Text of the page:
English Bards and Grecian Marbles: The Relationship between Sculpture and Poetry Especially in the Romantic Period

By Stephen A. Larrabee | Go to book overview

II. THE EARLY POETS

THE TWELFTH CENTURY: DALLIANCE WITH A DEMON THING

WHEN GREGORY THE GREAT beheld the white bodies and the fair complexions of the young Britons brought to Rome about 587 to be sold in the slave market in the Forum, the Venerable Bede reports him as having exclaimed, "'Alas! alas! that brings with such bright faces should be slaves of the prince of darkness! that with outward form so lovely the mind should be sick and void of inward grace.'"1 For one of exceeding piety his response was strangely aesthetic, and his remark suggests the language which many an English poet has used in describing the beauty of statues and images like the figures Gregory himself so avidly destroyed. Deciding that the attractive young pagans with angelic faces "should be co-heirs with the angels in heaven," the churchman, shortly sent missionaries to England, where many Angles and Saxons accepted the Christian beliefs.

Today one would give much to know the other side of the story. What, for example, were the thoughts of the lovely but benighted Angles in the Roman city? With what feelings did they behold monuments surviving from classical antiquity? As the years passed, other Northerners went to Italy; and the picture of the visitors from the Gothic North discovering classical remains in Mediterranean countries gives ample scope to the play of the imagination. Among the Northern migrants were chieftains with barbarian tribes, Irish monks on missionary tasks, crusading knights and pilgrims marching to shrines throughout Christendom, kings and churchmen on business of church and state. What, indeed, did these medieval people feel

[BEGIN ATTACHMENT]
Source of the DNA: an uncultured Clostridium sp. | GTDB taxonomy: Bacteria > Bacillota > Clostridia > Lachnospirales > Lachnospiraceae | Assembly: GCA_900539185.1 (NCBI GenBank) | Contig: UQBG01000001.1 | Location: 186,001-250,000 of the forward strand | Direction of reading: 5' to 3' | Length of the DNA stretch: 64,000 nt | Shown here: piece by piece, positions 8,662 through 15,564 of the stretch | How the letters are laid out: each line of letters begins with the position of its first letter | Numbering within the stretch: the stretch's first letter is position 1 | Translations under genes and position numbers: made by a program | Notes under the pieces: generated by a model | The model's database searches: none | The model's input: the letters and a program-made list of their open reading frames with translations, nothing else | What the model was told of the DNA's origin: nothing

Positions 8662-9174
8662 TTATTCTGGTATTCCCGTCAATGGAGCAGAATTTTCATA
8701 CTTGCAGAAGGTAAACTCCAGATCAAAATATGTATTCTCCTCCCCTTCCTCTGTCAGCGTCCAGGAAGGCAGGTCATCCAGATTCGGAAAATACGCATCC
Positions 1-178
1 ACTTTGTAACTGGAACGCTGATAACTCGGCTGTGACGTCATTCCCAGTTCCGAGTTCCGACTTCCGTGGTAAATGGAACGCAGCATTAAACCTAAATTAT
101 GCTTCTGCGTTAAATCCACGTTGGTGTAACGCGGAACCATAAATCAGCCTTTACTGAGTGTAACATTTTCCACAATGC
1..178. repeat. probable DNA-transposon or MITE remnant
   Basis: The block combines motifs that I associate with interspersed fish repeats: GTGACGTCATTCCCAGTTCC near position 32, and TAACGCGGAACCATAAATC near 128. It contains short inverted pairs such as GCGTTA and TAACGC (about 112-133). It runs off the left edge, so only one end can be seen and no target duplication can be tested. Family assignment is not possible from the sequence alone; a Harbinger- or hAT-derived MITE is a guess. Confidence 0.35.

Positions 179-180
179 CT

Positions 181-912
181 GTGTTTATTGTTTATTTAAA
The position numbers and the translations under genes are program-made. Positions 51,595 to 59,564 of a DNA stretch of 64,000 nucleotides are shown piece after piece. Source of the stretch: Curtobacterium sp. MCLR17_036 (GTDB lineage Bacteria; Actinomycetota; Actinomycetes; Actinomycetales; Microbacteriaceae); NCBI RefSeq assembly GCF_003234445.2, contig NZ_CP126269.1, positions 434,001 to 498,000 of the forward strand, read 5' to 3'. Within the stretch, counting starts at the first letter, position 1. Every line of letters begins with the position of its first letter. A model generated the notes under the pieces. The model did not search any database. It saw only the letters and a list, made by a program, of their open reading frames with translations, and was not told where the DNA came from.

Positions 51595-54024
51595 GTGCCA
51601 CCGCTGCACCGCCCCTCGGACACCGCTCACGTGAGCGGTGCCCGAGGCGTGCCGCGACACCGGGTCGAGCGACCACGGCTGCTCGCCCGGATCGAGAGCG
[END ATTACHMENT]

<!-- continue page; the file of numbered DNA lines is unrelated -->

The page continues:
____________________
1
Ecclesiastical History of England, ed. Dudden, Book II, chap. i.

-18-

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English Bards and Grecian Marbles: The Relationship between Sculpture and Poetry Especially in the Romantic Period
Table of contents

Table of contents

  • Title Page iii
  • Preface vi
  • Contents xi
  • Contents xiii
  • I. Poets and Sculpture 1
  • Ii. the Early Poets 18
  • III- the Seventeenth Century Pre-Restoration: the Uses Of Statue-Craft 43
  • Iv. the Eighteenth Century 66
  • V. Blake 99
  • VI- Wordsworth And Coleridge 120
  • VII- Byron Byron and Art 149
  • VIII- Shelley Greece: "The Crystalline Sea Of Thought" 175
  • IX- Keats Keats, the "Greek" 204
  • X. Landor and Hunt 233
  • Xi. the Lesser Poets 257
  • Xii. Conclusion 277
  • List of Critical Terms 289
  • A Selective Bibliography 293
  • Index 299
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